How Not to Become Lord of the Singhs,
or A Tribute to British Cuisine
Sardar Singh*, a cheerful bloke
of British food found much to joke.
Salads bereft of any dressing
and Yorkshire pudding that left him guessing.
Toad-in-the-hole gave him a scare,
and to taste a haggis** he’d never dare.
When faced with a plate of leathery meat
he would always beat a fast retreat
He simply did not understand
how a cuisine could be quite so bland.
Though always willing to try a dish,
he drew the line at fingered fish.
When served up with a Spotted Dick
his “no, thank you” was always quick.
His reaction was distinctly flustered
when urged to taste their lumpy custard.
The ploughman’s lunch served in a pub
and admired by all as hearty grub,
had the problem that, once past the lips,
it stayed forever on the hips.
But of delicacies that failed to please
worst of all were mushy peas.
Not far behind came soggy greens,
closely followed by sweet baked beans.
At home and sitting down to tea
he hardly could contain his glee
as he told his wife he would promote
a cuisine that resembled haute.
He explained that, if he made a move,
he could surely British food improve.
And, who could tell, might earn such fame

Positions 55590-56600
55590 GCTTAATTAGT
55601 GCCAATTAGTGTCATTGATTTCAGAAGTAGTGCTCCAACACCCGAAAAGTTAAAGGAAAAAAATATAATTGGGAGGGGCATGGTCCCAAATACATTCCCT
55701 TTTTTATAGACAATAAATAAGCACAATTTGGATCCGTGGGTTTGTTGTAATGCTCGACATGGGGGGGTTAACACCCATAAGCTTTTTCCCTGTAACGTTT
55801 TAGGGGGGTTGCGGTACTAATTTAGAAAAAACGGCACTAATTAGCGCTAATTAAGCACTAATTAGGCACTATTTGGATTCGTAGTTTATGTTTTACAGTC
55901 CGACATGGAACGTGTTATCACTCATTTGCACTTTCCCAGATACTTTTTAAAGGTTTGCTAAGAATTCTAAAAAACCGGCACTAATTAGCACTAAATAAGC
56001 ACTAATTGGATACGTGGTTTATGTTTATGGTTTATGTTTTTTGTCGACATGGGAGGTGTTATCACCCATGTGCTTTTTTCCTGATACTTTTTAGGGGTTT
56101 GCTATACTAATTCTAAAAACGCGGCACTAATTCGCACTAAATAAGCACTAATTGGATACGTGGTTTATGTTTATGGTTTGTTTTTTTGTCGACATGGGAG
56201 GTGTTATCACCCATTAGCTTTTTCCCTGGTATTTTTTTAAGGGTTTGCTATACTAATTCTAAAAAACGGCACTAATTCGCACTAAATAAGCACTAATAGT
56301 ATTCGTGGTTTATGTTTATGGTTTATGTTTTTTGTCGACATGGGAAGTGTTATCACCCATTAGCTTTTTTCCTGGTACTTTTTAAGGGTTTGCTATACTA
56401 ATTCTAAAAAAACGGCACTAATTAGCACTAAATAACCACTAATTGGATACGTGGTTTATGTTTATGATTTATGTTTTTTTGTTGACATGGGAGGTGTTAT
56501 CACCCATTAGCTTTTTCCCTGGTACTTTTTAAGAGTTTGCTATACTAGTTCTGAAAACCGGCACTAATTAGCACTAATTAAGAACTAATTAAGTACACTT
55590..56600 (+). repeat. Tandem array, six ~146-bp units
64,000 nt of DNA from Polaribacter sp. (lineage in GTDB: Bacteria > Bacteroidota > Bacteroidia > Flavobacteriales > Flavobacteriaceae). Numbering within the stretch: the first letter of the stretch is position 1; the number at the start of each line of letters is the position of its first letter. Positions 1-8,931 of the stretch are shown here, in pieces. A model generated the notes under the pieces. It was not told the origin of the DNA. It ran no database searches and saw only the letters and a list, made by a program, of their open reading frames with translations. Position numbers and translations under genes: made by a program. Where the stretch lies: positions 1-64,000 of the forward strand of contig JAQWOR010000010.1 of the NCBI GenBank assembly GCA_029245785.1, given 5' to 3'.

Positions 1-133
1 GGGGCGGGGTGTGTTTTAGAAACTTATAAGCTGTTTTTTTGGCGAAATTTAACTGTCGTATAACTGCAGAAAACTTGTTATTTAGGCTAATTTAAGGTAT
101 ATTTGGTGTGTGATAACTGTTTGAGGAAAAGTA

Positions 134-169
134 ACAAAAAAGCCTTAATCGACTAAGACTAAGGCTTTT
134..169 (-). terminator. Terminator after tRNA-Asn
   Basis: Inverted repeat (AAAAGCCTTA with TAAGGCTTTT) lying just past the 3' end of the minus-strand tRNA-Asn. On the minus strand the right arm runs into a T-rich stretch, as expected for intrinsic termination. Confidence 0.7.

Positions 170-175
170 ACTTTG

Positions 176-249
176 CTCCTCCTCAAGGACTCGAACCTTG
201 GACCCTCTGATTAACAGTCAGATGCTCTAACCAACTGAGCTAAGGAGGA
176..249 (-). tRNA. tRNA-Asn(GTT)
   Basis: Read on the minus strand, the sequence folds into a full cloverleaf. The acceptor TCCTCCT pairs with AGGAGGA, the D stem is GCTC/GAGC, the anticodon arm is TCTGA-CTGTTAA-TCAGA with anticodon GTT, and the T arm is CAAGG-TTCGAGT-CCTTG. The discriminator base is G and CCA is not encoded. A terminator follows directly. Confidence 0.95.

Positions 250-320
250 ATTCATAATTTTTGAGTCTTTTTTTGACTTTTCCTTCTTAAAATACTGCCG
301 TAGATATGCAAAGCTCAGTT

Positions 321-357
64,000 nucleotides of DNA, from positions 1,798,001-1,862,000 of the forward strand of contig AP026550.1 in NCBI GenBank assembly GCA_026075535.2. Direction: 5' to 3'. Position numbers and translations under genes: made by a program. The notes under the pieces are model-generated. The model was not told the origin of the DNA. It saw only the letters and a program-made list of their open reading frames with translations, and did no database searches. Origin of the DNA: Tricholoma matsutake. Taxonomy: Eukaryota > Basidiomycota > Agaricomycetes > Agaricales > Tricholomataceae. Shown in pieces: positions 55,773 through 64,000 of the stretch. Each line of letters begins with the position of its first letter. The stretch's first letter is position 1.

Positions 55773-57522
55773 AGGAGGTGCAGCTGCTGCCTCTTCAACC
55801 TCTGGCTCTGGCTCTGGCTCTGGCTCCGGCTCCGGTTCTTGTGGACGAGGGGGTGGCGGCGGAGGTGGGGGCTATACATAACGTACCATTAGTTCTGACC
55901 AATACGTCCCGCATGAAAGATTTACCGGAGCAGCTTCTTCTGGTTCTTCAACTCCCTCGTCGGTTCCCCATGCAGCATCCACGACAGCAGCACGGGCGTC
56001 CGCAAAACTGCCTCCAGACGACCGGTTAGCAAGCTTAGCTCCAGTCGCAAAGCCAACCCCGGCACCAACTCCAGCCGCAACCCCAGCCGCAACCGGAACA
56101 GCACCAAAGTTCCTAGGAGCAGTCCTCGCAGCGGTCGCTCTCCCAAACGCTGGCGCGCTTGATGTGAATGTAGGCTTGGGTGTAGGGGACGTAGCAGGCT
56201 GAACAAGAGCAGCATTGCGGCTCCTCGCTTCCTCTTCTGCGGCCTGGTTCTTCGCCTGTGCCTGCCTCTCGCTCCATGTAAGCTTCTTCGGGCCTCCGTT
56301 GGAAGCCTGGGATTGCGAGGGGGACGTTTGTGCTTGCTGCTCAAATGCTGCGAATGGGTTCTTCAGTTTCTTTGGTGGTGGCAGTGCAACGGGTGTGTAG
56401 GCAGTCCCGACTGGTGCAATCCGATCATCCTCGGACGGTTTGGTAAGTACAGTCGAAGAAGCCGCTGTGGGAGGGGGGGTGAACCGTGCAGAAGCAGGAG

that everyone would know his name.
Forget the bangers*** that would explode
he’d feed them dishes a la mode.
His plan, about which she should not worry,
was to get the natives to eat curry.
His success was more than he had hoped
with so much business he hardly coped.
Fish and chips went down the spout
as orders soared for tandoori take out.
Customers rushed his food to savour
and swore they’d never known such flavour.
As his chicken masala won renown
all his competitors he beat hands down.
He had suggested to his spouse
that they leave behind their terrace house.
So they moved into a swank abode
and in a Jaguar they now rode.
He had now become completely hell bent
on making himself an English gent.
Could he, he wondered, pull it off?
And turn himself into a toff?
He had heard that money spent by Blair
to cut and coif wife Cheri’s hair,****
had left the Party so short of cash
it was rushing headlong towards a crash.
He was told that if a loan he could afford,
it would surely bring a fine reward.
So, with his very best gold-tipped pen,
he wrote a cheque out there and then.
His recompense was drawing near
when he heard he would become a peer.
As many had gone that way before
it was a custom no-one could deplore.
Sadly for him, when vowing to outlaw all trace of sleaze,
and his complaining voters to appease,
Tony had sworn that, once at the helm,
of corrupt practices he’d rid the realm.
The Committee appointed to approve each name
Exclaimed: “Shock, horror! It’s a crying shame.
Selling honours is out of date
even to a very wealthy mate”.
This, alas, caused our Sardar’s dream to vanish
as thoughts of a peerage he had to banish.
Though he’d risen to lead the curry kings
he could never now be Lord of the Singhs.
* One of those who appeared on the List is an Indian curry king, although he is not a Sikh as the name Singh would suggesty
** Haggis – it is really better not to know what this is
*** Bangers – sausages whose skins explode when
put in hot fat
****Cherie’s hair. At a Labour Party conference thousands
of pounds of party funds were spent to fix Cherie Blair’s hair